One Labor Tracking System to Fit Them All

The article, “You’re not in Kansas anymore” in the Capital Press highlights the importance of crop diversification in the Northwest farm economy. Even though I’m a born and raised Washingtonian, I did not realize how many different crops the state produces until I started working for 2nd Sight almost five years ago. The following infographic does a great job comparing the Northwest to the Midwest in terms of types of crops. Growing specialty crops can be a challenge but can also lead to higher profits. Growing more than one type of crop can be a great way to diffuse risk in more uncertain economic times. Let’s hope the tariff situation cools down between the US and China…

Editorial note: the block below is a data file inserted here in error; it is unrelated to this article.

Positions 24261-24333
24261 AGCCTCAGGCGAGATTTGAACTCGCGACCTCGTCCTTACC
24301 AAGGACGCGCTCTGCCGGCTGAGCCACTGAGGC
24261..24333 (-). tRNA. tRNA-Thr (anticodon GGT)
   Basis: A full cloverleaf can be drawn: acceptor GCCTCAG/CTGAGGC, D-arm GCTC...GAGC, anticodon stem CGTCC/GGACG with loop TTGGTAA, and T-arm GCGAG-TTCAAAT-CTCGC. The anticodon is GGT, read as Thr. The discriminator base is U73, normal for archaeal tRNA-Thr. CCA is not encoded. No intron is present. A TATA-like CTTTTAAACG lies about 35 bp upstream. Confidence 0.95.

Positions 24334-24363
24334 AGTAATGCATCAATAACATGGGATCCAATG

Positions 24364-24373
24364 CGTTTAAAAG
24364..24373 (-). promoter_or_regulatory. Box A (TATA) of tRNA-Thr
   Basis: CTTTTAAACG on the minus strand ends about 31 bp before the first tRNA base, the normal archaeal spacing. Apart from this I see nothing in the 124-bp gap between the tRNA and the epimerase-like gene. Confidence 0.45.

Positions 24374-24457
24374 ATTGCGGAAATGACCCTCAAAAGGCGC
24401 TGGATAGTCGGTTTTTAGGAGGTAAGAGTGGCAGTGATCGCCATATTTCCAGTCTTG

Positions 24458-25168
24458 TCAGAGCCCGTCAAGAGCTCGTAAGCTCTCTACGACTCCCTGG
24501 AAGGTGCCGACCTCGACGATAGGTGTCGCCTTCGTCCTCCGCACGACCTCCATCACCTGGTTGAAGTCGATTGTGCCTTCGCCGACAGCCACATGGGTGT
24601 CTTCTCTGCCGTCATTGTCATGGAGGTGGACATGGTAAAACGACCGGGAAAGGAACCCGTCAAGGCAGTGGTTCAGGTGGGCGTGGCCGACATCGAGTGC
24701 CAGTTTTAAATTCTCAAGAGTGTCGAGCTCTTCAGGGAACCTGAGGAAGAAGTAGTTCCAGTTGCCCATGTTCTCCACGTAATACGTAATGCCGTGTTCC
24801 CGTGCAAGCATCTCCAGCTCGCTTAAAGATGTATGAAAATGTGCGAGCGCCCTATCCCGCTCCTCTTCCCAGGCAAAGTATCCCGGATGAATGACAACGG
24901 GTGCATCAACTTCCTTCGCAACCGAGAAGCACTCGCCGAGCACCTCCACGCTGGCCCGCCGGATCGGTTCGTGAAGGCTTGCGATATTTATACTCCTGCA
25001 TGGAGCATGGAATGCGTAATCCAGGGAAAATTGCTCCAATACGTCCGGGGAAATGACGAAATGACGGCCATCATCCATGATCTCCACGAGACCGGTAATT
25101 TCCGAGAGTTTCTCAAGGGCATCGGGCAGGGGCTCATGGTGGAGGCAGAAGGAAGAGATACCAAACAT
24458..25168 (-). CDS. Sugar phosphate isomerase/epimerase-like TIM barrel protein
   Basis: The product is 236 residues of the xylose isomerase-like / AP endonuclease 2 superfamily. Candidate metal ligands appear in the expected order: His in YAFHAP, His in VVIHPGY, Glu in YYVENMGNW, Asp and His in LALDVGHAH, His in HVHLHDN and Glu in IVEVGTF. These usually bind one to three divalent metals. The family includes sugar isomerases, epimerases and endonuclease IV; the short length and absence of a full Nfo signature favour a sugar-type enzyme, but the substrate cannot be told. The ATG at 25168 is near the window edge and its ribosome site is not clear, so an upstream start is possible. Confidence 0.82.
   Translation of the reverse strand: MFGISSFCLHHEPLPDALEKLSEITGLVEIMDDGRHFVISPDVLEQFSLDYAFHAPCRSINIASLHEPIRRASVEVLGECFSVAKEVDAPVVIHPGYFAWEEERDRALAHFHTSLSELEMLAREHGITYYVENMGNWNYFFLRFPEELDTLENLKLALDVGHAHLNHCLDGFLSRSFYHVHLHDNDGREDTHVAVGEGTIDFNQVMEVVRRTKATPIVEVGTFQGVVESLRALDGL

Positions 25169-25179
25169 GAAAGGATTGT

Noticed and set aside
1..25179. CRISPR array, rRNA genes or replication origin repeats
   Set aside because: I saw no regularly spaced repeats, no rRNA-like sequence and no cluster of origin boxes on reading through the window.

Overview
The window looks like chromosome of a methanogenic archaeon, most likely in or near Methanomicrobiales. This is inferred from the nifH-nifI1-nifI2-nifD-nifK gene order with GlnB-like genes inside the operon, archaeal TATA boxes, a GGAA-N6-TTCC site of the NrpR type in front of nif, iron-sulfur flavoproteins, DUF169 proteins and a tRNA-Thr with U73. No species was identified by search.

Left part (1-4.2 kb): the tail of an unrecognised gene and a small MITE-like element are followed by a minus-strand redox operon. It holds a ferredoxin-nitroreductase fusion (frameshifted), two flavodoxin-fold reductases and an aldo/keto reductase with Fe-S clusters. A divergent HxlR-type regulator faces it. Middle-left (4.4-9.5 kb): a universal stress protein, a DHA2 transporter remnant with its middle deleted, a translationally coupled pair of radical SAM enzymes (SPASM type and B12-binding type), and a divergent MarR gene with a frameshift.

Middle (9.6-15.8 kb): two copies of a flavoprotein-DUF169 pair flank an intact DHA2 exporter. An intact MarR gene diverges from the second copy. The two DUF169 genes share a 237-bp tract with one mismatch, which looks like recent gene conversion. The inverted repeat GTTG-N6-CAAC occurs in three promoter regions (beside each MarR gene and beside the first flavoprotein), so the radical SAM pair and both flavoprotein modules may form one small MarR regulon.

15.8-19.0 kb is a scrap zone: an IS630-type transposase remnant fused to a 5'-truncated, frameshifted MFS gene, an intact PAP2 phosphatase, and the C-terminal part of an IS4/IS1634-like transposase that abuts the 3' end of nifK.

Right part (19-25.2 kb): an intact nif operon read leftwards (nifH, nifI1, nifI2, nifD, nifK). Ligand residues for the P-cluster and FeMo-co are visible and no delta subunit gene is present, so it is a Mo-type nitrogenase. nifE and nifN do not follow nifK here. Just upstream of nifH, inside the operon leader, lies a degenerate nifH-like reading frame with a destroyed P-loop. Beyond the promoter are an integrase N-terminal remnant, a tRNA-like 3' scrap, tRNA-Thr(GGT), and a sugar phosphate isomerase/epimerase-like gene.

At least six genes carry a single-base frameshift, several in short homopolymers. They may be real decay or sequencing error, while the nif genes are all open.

This diversification of specialty crops is one reason why our labor tracking products developed the way that they did. For example, the FairPick scale’s mobile frame worked great when we tested it during cherry harvest, but when we moved to blueberries, the large flats would get caught on the joints supporting the scale platform. In Eastern Washington, many larger farms grow both blueberries and cherries. We had to build a “one frame fits all” model. So, we changed the joints so that they attached to the bottom of the weighing platform to accommodate picking lugs, flats, containers, bags, boxes, and any other container that might be used for harvesting fruits and vegetables.

The FairTrak was developed to accommodate farms that pay by the piece for some tasks and pay by time for other activities. Paying by weight makes sense for cherries but paying by weight for apples does not. The FairPick Lite was another step forward in meeting the needs of Northwest growers. Growers can utilize the scale during cherry or berry harvest, then remove the handheld from the scale system for scanning barcodes on bins for apple harvest. It is easier to justify an expense when one system can be used for four months versus four weeks.